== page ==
City of the Dead

Album: Super Black Market Clash (1977)
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  • For a long time "City of the Dead" was one of the most popular Clash songs not to be released on any album - it only appeared as the B-side to 1977 single Complete Control. It was then included on the rarities compilation album Black Market Clash, and it's expanded re-release, Super Black Market Clash.
  • Singer Joe Strummer admitted in later interviews that around mid-to-late 1977, he was suffering from severe clinical depression and was incredibly disillusioned with the future of the Punk Rock movement. This explains why the lyrical themes of this song in particular, as well as another B-side from around this period, "The Prisoner," are very dark and cynical.
  • The title "City of the Dead" is drawn from an obscure 1960s British horror movie of the same name starring Christopher Lee. Guitarist Mick Jones would frequently introduce it live as being a song about "being dead from the neck up," a nod to common zombie horror film convention.
  • The latter verses relate to a common trend in 1977 of "Punk Bashing" where, partially as a result of hyperbolic tabloid reporting encouraging violence against Punk fans (including a shameful piece in the 6th June edition of the Sunday Mirror entitled "Punish The Punks"), there were many fights and attacks on Punk rockers:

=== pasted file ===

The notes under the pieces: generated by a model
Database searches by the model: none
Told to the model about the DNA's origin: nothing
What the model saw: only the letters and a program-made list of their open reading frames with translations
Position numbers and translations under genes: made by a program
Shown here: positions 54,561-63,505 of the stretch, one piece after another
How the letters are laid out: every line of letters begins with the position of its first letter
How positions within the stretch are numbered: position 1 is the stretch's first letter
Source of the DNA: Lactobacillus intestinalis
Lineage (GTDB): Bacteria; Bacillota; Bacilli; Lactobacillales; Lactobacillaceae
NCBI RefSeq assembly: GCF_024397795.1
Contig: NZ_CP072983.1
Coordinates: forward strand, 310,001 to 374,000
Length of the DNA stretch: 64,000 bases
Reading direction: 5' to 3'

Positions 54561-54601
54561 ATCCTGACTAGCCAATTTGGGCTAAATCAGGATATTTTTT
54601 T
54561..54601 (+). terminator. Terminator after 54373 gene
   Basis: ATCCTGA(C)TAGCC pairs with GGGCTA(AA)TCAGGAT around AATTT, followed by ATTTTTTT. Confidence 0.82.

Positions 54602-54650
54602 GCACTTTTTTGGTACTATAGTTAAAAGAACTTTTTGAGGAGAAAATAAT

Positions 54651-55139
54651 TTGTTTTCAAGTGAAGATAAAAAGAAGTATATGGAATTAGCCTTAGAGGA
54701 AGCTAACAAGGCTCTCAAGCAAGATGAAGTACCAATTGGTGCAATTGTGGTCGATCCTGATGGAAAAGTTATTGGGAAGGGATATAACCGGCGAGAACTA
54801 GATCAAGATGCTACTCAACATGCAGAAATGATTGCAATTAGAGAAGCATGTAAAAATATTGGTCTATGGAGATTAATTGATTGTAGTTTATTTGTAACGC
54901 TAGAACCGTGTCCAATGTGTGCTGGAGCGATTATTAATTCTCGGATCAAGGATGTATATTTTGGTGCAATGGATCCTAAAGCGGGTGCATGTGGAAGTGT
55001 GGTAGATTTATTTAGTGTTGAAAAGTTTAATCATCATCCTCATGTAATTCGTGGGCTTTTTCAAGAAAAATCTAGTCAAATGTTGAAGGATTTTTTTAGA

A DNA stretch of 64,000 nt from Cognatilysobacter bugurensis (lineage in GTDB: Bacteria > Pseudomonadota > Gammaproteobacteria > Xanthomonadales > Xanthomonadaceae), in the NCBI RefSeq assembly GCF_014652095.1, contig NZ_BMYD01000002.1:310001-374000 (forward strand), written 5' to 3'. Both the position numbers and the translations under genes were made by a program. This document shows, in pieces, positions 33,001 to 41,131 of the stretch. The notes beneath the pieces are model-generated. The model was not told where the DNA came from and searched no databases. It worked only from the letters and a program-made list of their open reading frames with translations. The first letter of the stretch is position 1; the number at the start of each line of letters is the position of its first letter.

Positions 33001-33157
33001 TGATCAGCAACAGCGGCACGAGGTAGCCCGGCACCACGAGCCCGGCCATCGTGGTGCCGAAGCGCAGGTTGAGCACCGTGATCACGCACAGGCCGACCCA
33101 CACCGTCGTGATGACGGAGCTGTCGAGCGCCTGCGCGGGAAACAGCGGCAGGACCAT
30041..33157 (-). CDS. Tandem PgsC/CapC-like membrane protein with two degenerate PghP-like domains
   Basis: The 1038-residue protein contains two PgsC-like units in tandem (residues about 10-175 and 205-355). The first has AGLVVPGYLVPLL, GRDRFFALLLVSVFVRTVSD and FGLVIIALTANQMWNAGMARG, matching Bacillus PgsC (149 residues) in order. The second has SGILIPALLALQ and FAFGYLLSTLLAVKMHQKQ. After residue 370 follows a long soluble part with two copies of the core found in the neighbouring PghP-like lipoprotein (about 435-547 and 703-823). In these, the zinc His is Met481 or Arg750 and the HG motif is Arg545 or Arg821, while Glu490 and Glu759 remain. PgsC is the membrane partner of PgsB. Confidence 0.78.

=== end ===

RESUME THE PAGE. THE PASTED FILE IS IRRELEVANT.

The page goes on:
"What we wear is dangerous gear
    It'll get you picked on anywhere
    Though we get beat up we don't care
    At least it livens up the air."

    High-profile victims of brutal attacks included Jamie Reid, Sex Pistols singer Johnny Rotten, and Clash guitarist Mick Jones, who tells the story of his attack in the 2002 documentary film Westway to the World.
  • The lines, "Don't you know where to cop, that's what New York Johnny said" were written in response to several unsavory incidents with drug abuse on the Anarchy tour in 1977, with the 'New York Johnny' being the American Rock frontman Johnny Thunders, formerly of the New York Dolls and at the time leader of Johnny Thunders and the Heartbreakers. According to reports, he was regularly doing drugs on the tour and would try to intimidate others - including members of The Clash - to shoot up drugs with him.
  • The lyrics "Fall in love an' fall in bed, it wasn't anything you said, except I know we both lie dead" could have been inspired by Mick Jones' fractious relationship with his girlfriend at the time, Slits guitarist Viv Albertine. According to roadie Johnny Green, "she broke his heart... Mick used to cry and cry about Viv. He played the rock star normally with girls, but not with Viv, he really loved her." His breakup with Albertine would later form the basis for the lyrics to 1979 single "Train in Vain (Stand By Me)."
  • "City of the Dead" is the first Clash song to feature additional instrumentation beyond just the bass/guitars/drums/vocals quartet. In this case, the recording features saxophone and pianos, the latter played by Steve Nieve from Elvis Costello and the Attractions. The Clash were at the time greatly influenced by Bruce Springsteen, and this influence can be heard in the rich production and musical style.
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